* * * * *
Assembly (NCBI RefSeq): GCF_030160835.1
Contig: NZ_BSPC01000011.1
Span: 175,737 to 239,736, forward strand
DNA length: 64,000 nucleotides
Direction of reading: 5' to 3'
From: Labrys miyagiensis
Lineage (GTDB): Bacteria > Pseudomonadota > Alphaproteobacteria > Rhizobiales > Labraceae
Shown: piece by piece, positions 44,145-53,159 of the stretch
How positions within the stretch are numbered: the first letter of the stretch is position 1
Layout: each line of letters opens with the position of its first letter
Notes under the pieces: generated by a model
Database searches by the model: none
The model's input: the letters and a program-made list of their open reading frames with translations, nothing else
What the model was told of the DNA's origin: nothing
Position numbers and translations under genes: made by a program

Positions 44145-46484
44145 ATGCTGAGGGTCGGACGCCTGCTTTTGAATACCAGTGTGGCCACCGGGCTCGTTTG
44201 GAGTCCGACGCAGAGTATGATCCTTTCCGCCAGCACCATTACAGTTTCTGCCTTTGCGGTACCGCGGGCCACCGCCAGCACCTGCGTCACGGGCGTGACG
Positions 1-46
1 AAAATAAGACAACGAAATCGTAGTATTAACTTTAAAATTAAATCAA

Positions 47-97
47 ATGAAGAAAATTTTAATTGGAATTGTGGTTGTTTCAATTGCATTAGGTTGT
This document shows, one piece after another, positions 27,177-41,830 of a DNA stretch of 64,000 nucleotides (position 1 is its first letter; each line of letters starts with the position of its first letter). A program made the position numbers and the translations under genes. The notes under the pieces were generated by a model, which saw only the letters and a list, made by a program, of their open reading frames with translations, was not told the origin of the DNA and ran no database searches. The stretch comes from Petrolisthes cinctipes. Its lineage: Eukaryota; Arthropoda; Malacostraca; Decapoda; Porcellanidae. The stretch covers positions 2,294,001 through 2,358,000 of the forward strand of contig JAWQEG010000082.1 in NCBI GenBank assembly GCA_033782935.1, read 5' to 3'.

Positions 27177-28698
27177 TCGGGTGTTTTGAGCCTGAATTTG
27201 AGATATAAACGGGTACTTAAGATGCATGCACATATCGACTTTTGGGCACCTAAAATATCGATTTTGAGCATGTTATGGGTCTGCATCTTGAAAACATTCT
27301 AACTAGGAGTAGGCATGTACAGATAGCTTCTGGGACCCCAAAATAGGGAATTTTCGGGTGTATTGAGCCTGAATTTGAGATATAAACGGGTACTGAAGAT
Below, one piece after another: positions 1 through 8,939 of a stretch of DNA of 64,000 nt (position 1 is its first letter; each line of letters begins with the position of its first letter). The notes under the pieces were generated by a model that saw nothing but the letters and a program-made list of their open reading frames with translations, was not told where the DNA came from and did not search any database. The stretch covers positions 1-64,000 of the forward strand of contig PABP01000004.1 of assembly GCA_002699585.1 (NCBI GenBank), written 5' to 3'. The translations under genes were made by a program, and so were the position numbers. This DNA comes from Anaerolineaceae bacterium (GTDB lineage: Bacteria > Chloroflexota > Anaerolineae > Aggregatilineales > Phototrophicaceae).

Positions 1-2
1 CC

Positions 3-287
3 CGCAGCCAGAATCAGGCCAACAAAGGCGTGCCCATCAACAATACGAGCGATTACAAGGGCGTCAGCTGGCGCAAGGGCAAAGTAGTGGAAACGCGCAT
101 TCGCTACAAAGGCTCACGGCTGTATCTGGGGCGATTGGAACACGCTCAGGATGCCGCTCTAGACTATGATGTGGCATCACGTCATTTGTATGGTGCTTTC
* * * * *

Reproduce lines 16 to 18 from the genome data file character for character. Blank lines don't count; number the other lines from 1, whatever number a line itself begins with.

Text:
Positions 44145-46484
44145 ATGCTGAGGGTCGGACGCCTGCTTTTGAATACCAGTGTGGCCACCGGGCTCGTTTG
44201 GAGTCCGACGCAGAGTATGATCCTTTCCGCCAGCACCATTACAGTTTCTGCCTTTGCGGTACCGCGGGCCACCGCCAGCACCTGCGTCACGGGCGTGACG